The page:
As protests persist in Syria, the economy is becoming an increasing concern for many, who wonder if it will eventually falter in light of the recent unrest.
'The global financial crisis had a moderate affect on Syria,' Syrian economist Samir Seifan told IPS. But now, 'people are only spending on basic items, which is resulting in a smaller economy. Foreign and local investments are also dwindling due to uncertainty.'
According to the Institute of International Finance, the global association of financial institutions based in Washington, D.C., the Syrian economy will shrink by 3 percent this year as a result of the pro- democracy protests and instability which has persisted for some 100 days now.
International companies have been flocking out of Syria due to the internal conflict. The Qatari Diar real estate company put an end to two projects - one in Damascus and another on the Syrian Mediterranean coast. Another Qatari firm, Qatar Electricity and Water Company, has delayed building two power plants in Syria - a 900 million dollar project. In addition, a 500 million dollar project planned by Emaar Properties, and another by the Gulf Majid Al-Futtaim Group have also been put on hold.
The new sanctions imposed on various members of the regime are also making people wary, an analyst here told IPS on condition of anonymity. 'This will certainly affect the level of Foreign Direct Investment (FDI) into the country,' he explained.
As a result of decreasing FDI, there is a loss of confidence in the Syrian pound, which has been battered to a pulp since the start of the protests, according to analysts.
'Syria’s central bank was forced to raise interest rates on bank deposits from 7 percent to 9 percent in early May, and to lower reserve requirements from 10 percent to 5 percent,' economist Nassib Ghobril from the Byblos Bank in Beirut, a Lebanese institution with subsidiaries in Syria, told IPS.
'The Syrian pound has lost about 3 percent of its value on the official market,' explains Seifan. However, it is rumoured the loss reached 17 percent on the secondary black market - before the Syrian central bank intervened by introducing certain financial measures, such as banning the withdrawal of amounts over 5,000 dollars and increasing interest on deposits.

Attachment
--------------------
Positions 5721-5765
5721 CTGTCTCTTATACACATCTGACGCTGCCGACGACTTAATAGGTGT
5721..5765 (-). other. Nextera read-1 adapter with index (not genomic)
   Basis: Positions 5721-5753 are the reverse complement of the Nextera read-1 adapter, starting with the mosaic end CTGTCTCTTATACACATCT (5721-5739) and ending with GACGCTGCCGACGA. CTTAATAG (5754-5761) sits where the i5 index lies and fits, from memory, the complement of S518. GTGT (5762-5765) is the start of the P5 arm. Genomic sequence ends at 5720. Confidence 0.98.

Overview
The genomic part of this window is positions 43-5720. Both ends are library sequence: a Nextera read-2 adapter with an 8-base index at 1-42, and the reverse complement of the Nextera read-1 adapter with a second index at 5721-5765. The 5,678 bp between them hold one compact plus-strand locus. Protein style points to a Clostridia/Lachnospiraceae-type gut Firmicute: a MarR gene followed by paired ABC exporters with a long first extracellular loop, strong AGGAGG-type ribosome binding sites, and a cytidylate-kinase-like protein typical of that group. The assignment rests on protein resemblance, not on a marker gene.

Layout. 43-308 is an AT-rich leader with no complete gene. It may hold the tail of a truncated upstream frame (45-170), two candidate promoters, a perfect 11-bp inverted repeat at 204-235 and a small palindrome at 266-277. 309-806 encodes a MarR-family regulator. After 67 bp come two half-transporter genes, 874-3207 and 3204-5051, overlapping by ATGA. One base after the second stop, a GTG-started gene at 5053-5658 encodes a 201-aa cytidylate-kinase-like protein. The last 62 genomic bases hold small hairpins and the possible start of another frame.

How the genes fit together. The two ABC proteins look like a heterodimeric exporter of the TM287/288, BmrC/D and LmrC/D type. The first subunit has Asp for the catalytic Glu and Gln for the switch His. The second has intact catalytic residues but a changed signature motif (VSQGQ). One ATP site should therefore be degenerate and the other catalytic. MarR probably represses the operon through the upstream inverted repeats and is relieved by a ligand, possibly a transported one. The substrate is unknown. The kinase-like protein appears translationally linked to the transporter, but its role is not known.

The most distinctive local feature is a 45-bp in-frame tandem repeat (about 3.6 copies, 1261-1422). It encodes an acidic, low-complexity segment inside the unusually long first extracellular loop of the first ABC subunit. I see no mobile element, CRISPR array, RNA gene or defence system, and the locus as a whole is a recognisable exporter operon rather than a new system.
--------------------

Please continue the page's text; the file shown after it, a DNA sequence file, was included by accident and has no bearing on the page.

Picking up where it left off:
Bankers also say they have detected a flight of capital in the last two months. Depositors are said to have withdrawn the equivalent of at least 680 million dollars from privately owned banks.
Matters were only made worse when President Bashar al-Assad warned last week of a possible economic collapse. 'This affected the Syrian stock market which has been dropping since,' explained Jihad Yazigi, editor in chief in Damascus of ‘The Syria Report’, an online business journal based in Paris.
'Private traditional banks [excluding Islamic banks] have witnessed a decrease of 10.2 percent in demand deposits, which amounts to 2.1 billion dollars,' adds Ghobril.
Further aggravating the economic situation in Syria is the decline in tourism. There were about 8.33 million tourists last year, a 40 percent hike from the previous year, according to the ministry of tourism. 'The real figure, however, is about four million,' Seifan says. 'Regardless, tourism growth is currently at zero percent, and this will have repercussions on subsidiary activities, like restaurants and commerce at large.'
Such gloomy predictions will only exacerbate the unemployment situation, estimated to be at about 20 percent. 'This figure goes up to 30 percent in the youth segment of the population,' emphasises Seifan.
About one third of the population lives below the poverty line. In fact, growing social and regional inequalities - some 40 percent of the government budget is said to be allocated to large cities - are said to have triggered the recent unrest.
'Rural regions, such as Daraa have also been suffering from a severe draught for the past four years,' adds Yazigi.
Poverty and draughts have pushed populations from rural towns and villages to immigrate into cities - namely, Damascus and Aleppo - which has only put more pressure on urban dwellers, who are already facing excessive inflation and rising real estate costs.
In a bid to quell the protests, al-Assad has restored fuel subsidies and increased public salaries as well as put in place cash transfers to low-income households. Increasing government spending has not managed to calm demonstrators.
As long as oil operations continue to be unaffected by the unrest and are not targeted by sanctions, the government can still keep the economy on its feet, according to some analysts.
The fact that the oil sector is 'very diversified, does not rely on external factors, and [Syria’s] population is relatively debt free means that it is not likely to collapse any time soon,' stresses Seifan.
Yazigi, on the other hand chooses to mitigate his answer. 'Loss of confidence in the economy may be nonetheless a major aggravating factor.'
© Inter Press Service (2011) — All Rights ReservedOriginal source: Inter Press Service
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